Good country dating songs
Rather than crying and making a mess of myself, I donned the offending apparel and marched right up to the corner drug store where the interloper was a part-time cashier.
I waited in her register line, ensuring she would be the one to ring my items up. But if you are cheating with him, then you can dang well have him because I got NO use for a cheater." Then I flipped my hair as only a young woman of a certain age can do and went to take care of business with that no good boyfriend.
One of the best things about country music is that we as fans can easily relate to it. One emotion that country music has always gone good with is sadness. These artists put their own emotions into every lyric, every note, and every beat.
If you’re annoyed with a friend or family member there is a song for that.
However, I do feel it definitely deserves to be on this list.
Most people have at least one cheating story to tell — whether they've done it, seen it, or merely heard about it.
As Miss Thang spotted my t-shirt, her eyes grew big. Please share your story of cheating in the Comments Section below.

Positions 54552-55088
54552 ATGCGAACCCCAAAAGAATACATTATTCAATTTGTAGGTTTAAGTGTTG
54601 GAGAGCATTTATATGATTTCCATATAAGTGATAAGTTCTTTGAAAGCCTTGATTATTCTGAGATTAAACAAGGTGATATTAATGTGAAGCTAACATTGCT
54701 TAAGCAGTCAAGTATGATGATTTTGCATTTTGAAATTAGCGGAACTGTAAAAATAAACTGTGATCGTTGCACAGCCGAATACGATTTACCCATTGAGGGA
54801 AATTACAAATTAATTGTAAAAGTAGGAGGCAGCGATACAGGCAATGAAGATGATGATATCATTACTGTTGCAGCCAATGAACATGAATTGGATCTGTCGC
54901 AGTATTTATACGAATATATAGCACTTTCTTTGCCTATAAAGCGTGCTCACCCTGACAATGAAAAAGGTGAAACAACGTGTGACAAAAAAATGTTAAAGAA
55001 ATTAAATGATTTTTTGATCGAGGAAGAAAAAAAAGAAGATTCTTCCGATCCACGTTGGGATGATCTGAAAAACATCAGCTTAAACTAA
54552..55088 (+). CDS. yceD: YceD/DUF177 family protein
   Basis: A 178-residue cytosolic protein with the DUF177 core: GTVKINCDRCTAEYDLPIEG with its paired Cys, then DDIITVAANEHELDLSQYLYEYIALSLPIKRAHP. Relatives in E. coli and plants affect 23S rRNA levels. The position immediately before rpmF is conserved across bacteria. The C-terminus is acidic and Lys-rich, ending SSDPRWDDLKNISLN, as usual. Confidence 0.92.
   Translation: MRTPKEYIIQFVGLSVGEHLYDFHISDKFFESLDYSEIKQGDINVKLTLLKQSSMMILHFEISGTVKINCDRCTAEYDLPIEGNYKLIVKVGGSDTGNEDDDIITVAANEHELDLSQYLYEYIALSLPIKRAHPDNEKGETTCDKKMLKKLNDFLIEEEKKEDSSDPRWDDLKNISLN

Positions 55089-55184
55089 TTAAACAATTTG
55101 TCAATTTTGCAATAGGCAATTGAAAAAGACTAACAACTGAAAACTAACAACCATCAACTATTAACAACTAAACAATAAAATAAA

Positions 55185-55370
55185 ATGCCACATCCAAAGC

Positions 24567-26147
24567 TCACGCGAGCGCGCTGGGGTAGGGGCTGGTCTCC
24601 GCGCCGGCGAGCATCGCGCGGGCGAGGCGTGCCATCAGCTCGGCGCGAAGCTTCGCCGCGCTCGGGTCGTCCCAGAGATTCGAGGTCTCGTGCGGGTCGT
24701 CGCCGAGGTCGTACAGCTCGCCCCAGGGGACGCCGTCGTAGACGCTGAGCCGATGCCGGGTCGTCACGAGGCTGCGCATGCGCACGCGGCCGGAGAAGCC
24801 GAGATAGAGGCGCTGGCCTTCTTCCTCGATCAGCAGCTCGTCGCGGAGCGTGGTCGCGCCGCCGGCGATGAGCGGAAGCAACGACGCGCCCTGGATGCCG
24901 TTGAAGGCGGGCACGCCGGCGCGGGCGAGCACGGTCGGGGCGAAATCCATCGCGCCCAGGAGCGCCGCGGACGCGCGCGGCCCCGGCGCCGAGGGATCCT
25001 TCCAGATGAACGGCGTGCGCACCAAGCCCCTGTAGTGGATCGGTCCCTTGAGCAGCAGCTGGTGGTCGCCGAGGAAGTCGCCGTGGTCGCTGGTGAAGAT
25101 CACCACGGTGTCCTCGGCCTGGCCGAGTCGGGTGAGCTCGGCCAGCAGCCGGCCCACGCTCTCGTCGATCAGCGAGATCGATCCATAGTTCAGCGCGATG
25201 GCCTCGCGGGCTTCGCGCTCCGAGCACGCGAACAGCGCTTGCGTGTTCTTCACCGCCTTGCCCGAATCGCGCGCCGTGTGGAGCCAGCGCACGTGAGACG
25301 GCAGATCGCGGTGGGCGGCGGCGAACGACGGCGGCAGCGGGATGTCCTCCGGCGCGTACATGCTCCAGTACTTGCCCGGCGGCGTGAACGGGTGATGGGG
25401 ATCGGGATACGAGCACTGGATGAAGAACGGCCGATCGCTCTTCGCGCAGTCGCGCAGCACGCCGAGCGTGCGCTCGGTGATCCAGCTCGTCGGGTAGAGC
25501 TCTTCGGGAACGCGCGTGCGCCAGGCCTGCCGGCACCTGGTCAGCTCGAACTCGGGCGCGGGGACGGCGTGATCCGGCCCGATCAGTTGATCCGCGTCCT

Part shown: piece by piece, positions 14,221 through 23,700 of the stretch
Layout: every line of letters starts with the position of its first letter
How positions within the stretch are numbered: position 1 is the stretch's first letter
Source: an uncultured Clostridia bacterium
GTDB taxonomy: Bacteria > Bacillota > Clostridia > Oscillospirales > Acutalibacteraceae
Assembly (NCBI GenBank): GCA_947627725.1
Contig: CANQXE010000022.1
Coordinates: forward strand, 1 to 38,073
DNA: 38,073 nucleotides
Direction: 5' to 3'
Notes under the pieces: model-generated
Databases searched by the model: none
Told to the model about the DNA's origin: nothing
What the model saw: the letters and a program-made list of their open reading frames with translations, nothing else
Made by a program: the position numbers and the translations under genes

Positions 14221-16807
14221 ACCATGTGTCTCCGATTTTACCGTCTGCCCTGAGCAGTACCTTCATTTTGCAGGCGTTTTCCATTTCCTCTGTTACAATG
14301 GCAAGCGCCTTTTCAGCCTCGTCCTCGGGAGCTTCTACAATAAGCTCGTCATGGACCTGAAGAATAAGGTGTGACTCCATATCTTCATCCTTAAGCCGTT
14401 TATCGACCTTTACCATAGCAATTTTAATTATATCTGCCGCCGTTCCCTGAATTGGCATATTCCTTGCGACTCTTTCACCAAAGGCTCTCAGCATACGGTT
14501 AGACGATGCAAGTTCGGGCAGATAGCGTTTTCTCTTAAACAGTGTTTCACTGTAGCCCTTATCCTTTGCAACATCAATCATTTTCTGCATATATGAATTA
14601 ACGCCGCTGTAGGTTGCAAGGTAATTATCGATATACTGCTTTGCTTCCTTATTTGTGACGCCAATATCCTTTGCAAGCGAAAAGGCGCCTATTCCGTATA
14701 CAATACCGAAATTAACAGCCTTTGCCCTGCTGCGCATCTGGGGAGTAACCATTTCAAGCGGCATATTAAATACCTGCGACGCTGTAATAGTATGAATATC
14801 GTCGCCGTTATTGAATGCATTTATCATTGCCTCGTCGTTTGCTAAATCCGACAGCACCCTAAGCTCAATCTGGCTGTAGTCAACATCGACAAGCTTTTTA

If you prefer, you can describe "someone else's" experience.
One must admire the wife's spunk, although I do hope she put her man on a short leash for awhile afterwards.Quite by accident, I intercepted a gift meant for him — a nice t-shirt — and the love note that went with it.Until then, I had no idea that there even was a third wheel in our relationship.However, as the years passed, work, infidelity, or whatever (we just don't know) took the husband away, and the couple's three-bedroom home became the bride's prison. If you're like Alan Jackson (1999) or John Anderson (1980) you sing this catchy number: In 1986, Reba Mc Entire won a Grammy Award for this sad song in which a loyal wife lets her husband know that he's spending an unusual amount of time away from home on "business" in Massachusetts.She reminds him that when the affair goes stale, she'll be waiting at home. Sung from the pained perspective of the other woman, this is Sugarland's signature song (2007).
(In 1979, Barbara Mandrell hit the top of the country music charts with this single about a woman who is having an affair with a married man. Both Lee Greenwood (1982) and Reba Mc Entire (1995) sang this sad song so well that you sympathize with the wife.